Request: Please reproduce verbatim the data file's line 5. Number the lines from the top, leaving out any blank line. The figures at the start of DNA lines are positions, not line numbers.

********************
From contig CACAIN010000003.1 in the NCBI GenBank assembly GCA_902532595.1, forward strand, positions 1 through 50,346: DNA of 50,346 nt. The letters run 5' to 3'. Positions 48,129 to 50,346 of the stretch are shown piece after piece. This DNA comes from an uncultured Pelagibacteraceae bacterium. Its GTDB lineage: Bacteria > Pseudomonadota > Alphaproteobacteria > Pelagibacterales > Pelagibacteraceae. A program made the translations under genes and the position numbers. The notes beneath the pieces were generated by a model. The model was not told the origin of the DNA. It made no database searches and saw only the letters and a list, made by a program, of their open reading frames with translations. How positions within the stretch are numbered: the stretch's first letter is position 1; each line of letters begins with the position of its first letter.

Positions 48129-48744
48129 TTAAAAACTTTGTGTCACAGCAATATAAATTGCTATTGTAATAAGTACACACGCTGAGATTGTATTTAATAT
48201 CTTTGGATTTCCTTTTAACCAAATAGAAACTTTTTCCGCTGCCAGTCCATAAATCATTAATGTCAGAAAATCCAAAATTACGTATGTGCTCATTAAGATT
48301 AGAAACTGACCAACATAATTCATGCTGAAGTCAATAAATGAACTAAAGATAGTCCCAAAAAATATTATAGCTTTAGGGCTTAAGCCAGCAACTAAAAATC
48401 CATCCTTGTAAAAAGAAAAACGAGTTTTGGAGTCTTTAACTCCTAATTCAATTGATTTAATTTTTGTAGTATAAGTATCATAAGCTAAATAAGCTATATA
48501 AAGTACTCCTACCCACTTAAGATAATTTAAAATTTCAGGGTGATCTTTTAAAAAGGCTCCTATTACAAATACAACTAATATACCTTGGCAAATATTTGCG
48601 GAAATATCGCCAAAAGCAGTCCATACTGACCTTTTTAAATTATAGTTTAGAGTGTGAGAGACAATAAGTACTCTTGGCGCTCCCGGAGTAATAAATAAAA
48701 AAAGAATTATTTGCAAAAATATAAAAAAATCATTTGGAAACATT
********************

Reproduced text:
48301 AGAAACTGACCAACATAATTCATGCTGAAGTCAATAAATGAACTAAAGATAGTCCCAAAAAATATTATAGCTTTAGGGCTTAAGCCAGCAACTAAAAATC